Expanded Basic. Choice. Choice Plus. Cable and satellite TV customers pay monthly fees for bundled channel packages of different sizes. The packages are becoming “skinnier,” allowing you to customize your service from a set of modules (i.e., the Family package, the Sports package, various language packages, etc.). But each module is still a pre-set bundle of channels.

Economists and regulators have long-debated whether a switch to an a la carte model would be cheaper and better. See e.g., Report on the Packaging and Sale of Video Programming Services to the Public, FCC Media Bureau, Nov. 18, 2004; Further Report on the Packaging and Sale of Video Programming Services to the Public, FCC Media Bureau, Feb.9, 2006; Gregory S. Crawford and Ali Yurukoglu, “The Welfare Effects of Bundling in Multichannel Television Markets,The American Economic Review, Vol. 102, No.3, June 2012.

In the meantime, class action lawyers have launched a series of cases to try to “break the bundle.” Antitrust attacks have had middling results. See e.g., Brantley and Cablevision. And now the Eighth Circuit has decisively rejected claims that bundled monthly services contracts are “illusory” or include an implicit guarantee to consistently provide the same channel lineup.

In Stokes v. DISH Network, LLC, customers brought a class action against DISH after Turner and FOX News channels went “dark” on DISH for about a month each during 2014-2015 license disputes. The customers argued that they had paid for the advertised bundle and, therefore, either (i) DISH was required to credit customers for the missing pieces of the bundle or (ii) the entire monthly service for fee contract was based on an illusory promise and, therefore, unenforceable.

This was legal jujitsu, trying to turn the bundled service model against the distributors. And the potential implications for the industry were enormous. Negotiations between networks and distributors are increasingly contentious, resulting in more and more temporary suspensions of channels (especially around major sporting events) –or sometimes dropping channels altogether.

The Stokes customers’ creative move against the bundle met with initial success. The district court found that, under Colorado contract law, the standard monthly service agreement would be illusory if DISH were allowed to keep the entire monthly service charge when it did not provide all of the advertised channels in a package. The court reasoned that the contract could be saved, however, by reading in an obligation to credit customers for the missing channels under the implied covenant of good faith and fair dealing. The court rejected DISH’s arguments that no such implied “credit” right could exist because the service agreement specifically prohibited refunds for service changes and interruptions.

The district court recognized the implications of its rulings and allowed DISH to take an immediate, interlocutory appeal. On October 4, 2016, an Eighth Circuit panel unanimously reversed the district court. Stokes v. DISH Network, LLC.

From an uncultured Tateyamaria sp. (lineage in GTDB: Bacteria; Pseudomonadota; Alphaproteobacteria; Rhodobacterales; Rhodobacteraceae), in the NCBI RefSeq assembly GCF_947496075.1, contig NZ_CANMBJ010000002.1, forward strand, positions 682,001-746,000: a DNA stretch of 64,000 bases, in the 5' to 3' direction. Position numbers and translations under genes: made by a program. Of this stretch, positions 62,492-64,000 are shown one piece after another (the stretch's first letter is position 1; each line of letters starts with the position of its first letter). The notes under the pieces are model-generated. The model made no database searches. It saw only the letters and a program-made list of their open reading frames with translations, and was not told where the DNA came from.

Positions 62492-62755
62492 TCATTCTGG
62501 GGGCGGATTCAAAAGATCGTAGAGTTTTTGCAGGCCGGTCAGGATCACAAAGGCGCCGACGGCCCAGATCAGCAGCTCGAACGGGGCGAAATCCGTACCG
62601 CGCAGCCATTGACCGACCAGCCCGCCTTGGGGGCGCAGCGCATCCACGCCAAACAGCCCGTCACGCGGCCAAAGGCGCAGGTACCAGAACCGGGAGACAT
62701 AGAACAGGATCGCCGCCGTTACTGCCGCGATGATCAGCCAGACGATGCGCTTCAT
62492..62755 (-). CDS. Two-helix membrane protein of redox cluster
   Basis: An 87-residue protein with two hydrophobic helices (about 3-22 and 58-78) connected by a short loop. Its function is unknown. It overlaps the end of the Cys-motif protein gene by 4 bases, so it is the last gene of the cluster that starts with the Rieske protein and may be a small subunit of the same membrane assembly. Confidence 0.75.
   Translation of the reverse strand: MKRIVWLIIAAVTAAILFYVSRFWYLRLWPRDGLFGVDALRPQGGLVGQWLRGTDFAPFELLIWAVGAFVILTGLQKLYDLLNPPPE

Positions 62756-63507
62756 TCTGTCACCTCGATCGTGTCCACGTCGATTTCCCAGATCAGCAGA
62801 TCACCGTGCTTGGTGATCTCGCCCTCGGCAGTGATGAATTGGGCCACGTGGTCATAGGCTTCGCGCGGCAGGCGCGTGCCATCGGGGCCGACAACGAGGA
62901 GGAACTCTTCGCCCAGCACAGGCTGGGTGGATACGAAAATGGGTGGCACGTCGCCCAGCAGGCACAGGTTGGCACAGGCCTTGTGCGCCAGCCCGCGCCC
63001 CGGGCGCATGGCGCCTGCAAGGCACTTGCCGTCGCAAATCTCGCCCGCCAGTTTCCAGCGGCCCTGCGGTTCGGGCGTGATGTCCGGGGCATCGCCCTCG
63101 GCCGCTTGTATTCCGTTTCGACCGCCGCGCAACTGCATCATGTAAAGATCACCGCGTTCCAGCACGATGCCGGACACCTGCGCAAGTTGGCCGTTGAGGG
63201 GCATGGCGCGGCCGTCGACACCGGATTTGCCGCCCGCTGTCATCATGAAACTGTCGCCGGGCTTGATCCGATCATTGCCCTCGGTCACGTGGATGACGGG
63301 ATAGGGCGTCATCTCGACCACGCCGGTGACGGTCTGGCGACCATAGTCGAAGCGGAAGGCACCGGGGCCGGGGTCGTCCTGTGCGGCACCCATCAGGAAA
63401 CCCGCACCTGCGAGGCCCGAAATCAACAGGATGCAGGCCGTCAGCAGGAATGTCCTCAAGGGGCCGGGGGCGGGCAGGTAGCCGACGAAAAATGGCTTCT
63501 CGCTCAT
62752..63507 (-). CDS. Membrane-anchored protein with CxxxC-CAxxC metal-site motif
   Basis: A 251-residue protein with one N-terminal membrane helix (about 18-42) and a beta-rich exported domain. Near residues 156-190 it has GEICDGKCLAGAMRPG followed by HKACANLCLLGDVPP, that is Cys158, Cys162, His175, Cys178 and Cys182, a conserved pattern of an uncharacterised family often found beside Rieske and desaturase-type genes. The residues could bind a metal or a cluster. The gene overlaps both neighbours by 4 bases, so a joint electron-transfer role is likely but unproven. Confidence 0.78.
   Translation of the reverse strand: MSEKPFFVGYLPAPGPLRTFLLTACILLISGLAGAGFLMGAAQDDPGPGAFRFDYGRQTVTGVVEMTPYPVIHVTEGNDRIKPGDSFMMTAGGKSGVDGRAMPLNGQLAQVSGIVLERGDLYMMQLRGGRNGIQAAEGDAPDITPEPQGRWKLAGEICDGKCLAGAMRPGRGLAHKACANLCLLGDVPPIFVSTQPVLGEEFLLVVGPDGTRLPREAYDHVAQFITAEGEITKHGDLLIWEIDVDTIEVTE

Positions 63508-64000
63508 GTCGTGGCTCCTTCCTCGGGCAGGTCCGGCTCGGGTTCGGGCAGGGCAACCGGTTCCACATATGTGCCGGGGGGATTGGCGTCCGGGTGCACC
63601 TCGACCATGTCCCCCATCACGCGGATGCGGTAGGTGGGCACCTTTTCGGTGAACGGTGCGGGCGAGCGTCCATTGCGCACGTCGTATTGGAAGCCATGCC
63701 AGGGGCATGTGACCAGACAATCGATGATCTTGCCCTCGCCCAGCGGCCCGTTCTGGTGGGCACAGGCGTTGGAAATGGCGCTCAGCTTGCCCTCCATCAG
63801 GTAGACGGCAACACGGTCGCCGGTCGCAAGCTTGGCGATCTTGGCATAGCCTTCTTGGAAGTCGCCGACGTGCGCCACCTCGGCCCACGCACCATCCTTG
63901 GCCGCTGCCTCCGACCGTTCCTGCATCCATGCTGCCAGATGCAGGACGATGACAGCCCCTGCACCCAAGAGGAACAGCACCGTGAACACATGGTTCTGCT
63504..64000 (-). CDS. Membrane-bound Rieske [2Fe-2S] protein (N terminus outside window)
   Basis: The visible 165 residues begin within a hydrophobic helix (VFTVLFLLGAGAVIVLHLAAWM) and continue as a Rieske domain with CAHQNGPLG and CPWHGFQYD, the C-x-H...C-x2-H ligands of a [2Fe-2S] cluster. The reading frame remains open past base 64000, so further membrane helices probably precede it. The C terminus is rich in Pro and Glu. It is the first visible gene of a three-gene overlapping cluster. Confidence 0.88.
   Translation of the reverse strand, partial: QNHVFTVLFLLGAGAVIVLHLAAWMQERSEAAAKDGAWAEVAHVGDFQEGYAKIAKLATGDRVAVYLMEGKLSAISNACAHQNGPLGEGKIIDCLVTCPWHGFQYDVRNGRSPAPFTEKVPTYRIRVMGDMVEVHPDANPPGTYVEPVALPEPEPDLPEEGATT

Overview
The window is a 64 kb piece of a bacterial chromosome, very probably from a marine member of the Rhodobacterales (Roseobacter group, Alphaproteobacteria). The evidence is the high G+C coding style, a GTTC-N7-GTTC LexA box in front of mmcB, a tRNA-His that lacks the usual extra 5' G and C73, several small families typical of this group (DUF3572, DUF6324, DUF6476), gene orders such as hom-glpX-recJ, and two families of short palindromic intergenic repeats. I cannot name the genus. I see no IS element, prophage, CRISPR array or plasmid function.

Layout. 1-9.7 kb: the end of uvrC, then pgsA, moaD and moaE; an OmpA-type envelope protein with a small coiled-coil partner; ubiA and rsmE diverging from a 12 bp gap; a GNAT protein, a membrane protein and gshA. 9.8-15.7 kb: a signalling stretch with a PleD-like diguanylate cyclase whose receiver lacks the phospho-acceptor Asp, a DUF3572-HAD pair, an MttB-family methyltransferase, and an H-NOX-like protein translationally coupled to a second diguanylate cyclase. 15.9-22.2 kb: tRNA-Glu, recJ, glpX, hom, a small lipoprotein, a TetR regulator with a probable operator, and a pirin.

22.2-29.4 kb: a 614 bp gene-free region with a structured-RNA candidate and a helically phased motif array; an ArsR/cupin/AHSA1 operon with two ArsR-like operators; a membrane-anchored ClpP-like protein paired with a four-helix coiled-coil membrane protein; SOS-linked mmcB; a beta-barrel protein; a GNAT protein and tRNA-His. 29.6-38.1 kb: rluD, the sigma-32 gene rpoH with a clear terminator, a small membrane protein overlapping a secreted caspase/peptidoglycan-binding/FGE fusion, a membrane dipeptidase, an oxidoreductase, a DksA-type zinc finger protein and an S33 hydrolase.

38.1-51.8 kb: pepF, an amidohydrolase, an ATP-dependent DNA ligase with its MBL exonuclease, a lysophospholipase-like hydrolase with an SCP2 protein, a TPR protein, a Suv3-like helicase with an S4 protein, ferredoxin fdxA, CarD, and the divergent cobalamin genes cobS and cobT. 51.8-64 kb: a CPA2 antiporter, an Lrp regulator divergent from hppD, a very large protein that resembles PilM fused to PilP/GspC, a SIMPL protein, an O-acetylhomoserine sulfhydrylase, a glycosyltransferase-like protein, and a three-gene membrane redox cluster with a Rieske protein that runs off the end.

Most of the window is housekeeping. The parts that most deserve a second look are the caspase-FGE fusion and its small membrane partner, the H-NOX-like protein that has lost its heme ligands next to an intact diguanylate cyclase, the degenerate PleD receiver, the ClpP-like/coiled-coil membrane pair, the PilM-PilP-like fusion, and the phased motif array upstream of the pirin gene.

First, the Eighth Circuit sharply and quickly dispensed with the premise that the services agreement would be illusory if DISH were not required to provide a credit or refund for dropped channels. The Circuit called the theory a “classic red herring.” The court reasoned that a promise is illusory only if it lacked consideration “from its inception.” For example, a time share agreement was not enforceable where the purchasers of the shares already owned the property. By contrast, the court reasoned, it was undisputed that DISH had provided hundreds of channels, including the Turner and FOX News channels, for years before the 2014-2015 interruptions. Because DISH provided actual consideration through its partial performance, the fact that DISH theoretically retained unlimited discretion over the actual packages was irrelevant.

Second, the Eighth Circuit rejected the claim that DISH had an implied obligation to credit customers for missing channels under the covenant of good faith and fair dealing. The court stated that under Colorado law, the duty of good faith and fair dealing “does not obligate a party to assume obligations that vary or contradict the contract’s express provisions, nor does it permit a party to inject substantive terms into the contract.” The court observed that the services agreement expressly and repeatedly provided that DISH could change the channel lineup at any time and that DISH was not financially liable for any “interruption, delay or failure to perform” that might arise from termination of its carriage agreements with one – or all – networks. There was no allegation that DISH had exercised its discretion over channel lineup in bad faith. And, given the express provisions of the contract, the appeals court refused to add a new obligation to credit customers for dropped channels.

Finally, the Eighth Circuit chided the district court for misreading several provisions of the services agreement. The court found that the “force majeure” provisions did not limit the broader limitation of liability for interruptions due to contract disputes.(Pay attention to those semi-colons!) It also found that a provision for equipment failures was irrelevant to disputes about dropped channels. And it rejected the district court’s fine-lined distinction between a right to a “refund” – which the agreement specifically disclaimed – and a right to a “credit,” which the district court assumed to be inherent in the overall bargain. The Circuit Court readily concluded that the parties had “unambiguously precluded” any and all “monetary relief” for service interruptions and changes to the channel lineup.

The Eighth Circuit’s decision gives comfort not only to traditional pay TV distributors, such as DISH, but to “new media” distributors of bundled content, such as Netflix.